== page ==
I've been to 2-6 game conventions a year for the past decade or so (mostly in Ontario I admit, but also UK Games Expo, GenCon and Origins). I run at least 4 sessions. To my knowledge I've had 1 gamer sit at my table who was trans. That doesn't mean that there weren't ones I was unaware of though :)

Cons certainly have gone through . . . flamewars . . . over revising and creating policy to make "everyone feel welcome." At least one has taken to the point where it actually becomes a little uncomfortable to be straight, white and male.

Still, while it may feel more prevalent, I'm not convinced that it is much higher than other industries.
« Last Edit: November 02, 2020, 02:16:00 PM by Thondor »
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Eirikrautha

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Re: RPG Designer Dudes that are Now Women (how many?)
« Reply #33 on: November 02, 2020, 05:01:41 PM »

That's... not what that means.


No kidding.  That's my point.  The proponents of normalization of this mental illness have invented a portmanteau word that is logically and definitionally incoherent, for the primary purpose of obfuscating the real meaning.  The actual meaning trends more in the direction of not wanting to be reminded of their birth-sex, for reasons of "mental harm" that approach the histrionic, narcissistic definition of "harm" presented in the "Sword Lesbians" thread.


The idea is that some people don't want to be linked to their other monikers, often for reasons of safety...

Gonna need to see your statistics and methodology on that claim.  And no, "I don't feel safe" is not evidence of an actual threat.  Maybe evidence that multiple mental illnesses tend to clump together...

Novastar

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Re: RPG Designer Dudes that are Now Women (how many?)
« Reply #34 on: November 10, 2020, 08:49:09 PM »
I...don't really keep track?
And I'm not really sure it matters to me, personally.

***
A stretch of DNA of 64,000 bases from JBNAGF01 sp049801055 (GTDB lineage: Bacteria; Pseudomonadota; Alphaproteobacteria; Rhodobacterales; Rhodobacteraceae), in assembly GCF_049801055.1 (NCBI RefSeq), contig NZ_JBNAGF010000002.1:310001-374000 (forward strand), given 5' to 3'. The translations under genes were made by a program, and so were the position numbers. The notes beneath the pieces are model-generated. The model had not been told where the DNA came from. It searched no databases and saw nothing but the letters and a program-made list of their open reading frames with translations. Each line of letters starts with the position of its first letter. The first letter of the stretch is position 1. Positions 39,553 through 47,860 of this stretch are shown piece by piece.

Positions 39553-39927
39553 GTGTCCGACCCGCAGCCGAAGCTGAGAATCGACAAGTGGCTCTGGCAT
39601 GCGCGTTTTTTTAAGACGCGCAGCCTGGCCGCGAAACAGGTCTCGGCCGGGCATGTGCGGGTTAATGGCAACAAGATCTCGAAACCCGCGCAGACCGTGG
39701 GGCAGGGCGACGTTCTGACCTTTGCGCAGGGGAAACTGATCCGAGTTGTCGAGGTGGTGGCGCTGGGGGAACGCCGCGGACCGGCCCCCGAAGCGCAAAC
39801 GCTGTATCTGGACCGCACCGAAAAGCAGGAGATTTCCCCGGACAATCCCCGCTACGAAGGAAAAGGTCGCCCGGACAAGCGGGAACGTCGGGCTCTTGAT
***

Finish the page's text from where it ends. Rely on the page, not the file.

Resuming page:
If Bob now wants me to call him Bobbi and use female pronouns, I'm not put out doing that for her.
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Spinachcat

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Re: RPG Designer Dudes that are Now Women (how many?)
« Reply #35 on: November 11, 2020, 01:55:16 AM »
The answer is Zero since men cannot become women (or vice versa).

But its America so they're free to play pretend. Transvestites aren't new and we didn't join in their delusions when they decided to prance around in dresses.

rgalex

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Re: RPG Designer Dudes that are Now Women (how many?)
« Reply #36 on: November 11, 2020, 09:46:46 AM »
I...don't really keep track?
And I'm not really sure it matters to me, personally.
If Bob now wants me to call him Bobbi and use female pronouns, I'm not put out doing that for her.

It's not something I would normally follow. In the instance I mentioned above they made the announcement about the transition as part of a Kickstarter Update on their project I backed. 

I think the info can be useful.  If I like their previous work I want to know to look for the new name instead of just assuming they stopped working in the industry altogether.

Anon Adderlan

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Re: RPG Designer Dudes that are Now Women (how many?)
« Reply #37 on: November 13, 2020, 09:05:55 PM »
If you've put one name on products you've produced, and are now using a new name for new products, I'm not sure how you would avoid having this discussed online. It's useful to know, for example that if you got a copy of Monsterhearts 1st ed the author listed is Joe MacDonald, and if you get Monsterhearts 2nd edition, the author is Avery Alder, and this is the same person.